The Johnson Administration and the hospitals won an important fight over coverage of specialists. The Senate bill would continue the current practice of including the charges of radiologists, anesthesiologists, and pathologists in the bills hospitals sent to patients. Such charges would be covered under Part A, rather than Part B, which focuses on care in a physician’s office. This issue will come up during the conference because the House and Senate approaches are different.

Both the House and Senate favor different limits on coverage for people over the age of 65 who are in psychiatric hospitals.  The House version of the bill has 60-days of hospital care a year, with a lifetime limit of 180-days. This would be included in the voluntary private insurance program. The Senate wants it covered as part of hospital insurance under the new part of the Social Security system, Medicare Part A with a lifetime limit of 190-days.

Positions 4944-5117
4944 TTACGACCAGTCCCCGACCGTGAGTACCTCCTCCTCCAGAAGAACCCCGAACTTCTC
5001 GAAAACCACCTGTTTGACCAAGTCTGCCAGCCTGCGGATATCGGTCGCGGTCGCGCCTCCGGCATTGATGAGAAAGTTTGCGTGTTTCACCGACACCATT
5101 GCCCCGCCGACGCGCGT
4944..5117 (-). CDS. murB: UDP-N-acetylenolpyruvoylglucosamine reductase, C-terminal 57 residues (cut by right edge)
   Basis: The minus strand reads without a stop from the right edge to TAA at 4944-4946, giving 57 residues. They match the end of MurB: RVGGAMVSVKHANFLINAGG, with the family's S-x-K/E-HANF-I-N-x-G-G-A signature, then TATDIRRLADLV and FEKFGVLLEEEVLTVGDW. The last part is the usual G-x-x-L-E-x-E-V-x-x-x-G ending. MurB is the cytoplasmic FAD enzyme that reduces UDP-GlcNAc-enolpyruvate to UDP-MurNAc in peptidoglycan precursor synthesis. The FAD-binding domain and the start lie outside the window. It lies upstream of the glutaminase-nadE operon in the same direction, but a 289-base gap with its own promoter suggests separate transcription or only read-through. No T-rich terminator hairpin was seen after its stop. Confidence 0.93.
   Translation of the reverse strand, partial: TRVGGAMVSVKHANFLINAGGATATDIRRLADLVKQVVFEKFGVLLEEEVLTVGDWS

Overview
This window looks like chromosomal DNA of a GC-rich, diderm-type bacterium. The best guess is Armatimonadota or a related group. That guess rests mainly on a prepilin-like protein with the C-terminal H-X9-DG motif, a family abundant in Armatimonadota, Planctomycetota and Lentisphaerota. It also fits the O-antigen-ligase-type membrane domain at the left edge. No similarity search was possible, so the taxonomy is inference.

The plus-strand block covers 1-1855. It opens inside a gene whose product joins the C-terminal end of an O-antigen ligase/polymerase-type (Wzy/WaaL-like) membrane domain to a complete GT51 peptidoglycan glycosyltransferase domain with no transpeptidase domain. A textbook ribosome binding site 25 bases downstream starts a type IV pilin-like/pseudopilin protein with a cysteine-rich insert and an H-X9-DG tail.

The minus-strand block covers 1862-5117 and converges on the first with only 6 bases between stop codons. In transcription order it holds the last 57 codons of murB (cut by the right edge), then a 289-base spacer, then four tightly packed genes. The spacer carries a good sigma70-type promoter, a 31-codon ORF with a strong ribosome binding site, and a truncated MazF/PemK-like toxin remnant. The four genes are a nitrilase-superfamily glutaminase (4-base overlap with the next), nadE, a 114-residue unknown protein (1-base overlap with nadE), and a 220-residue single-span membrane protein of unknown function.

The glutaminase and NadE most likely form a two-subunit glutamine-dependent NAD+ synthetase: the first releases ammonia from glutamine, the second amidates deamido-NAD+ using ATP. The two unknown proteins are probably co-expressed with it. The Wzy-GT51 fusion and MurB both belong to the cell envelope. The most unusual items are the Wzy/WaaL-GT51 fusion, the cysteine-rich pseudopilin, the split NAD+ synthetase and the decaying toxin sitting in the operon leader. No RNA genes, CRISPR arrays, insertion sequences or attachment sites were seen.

There are still important coverage disagreements to be worked out that will have fiscal ramifications for the government and affordability considerations for many seniors. But, Medicare appears to be on a path to becoming law after having won passage in the House and Senate with big majorities and significant support from Republicans. The last-minute bargaining should be intense if Congress is to complete work on the bill before its traditional summer recess.

► Directory of COVERED posts
► Read the Next post in the COVERED series, "Nursing Home Admission Rule Stirs Discontent in Medicare Debate​"
► Learn more about the Academy's celebration of the 50th anniversary of the enactment of Medicare and Medicaid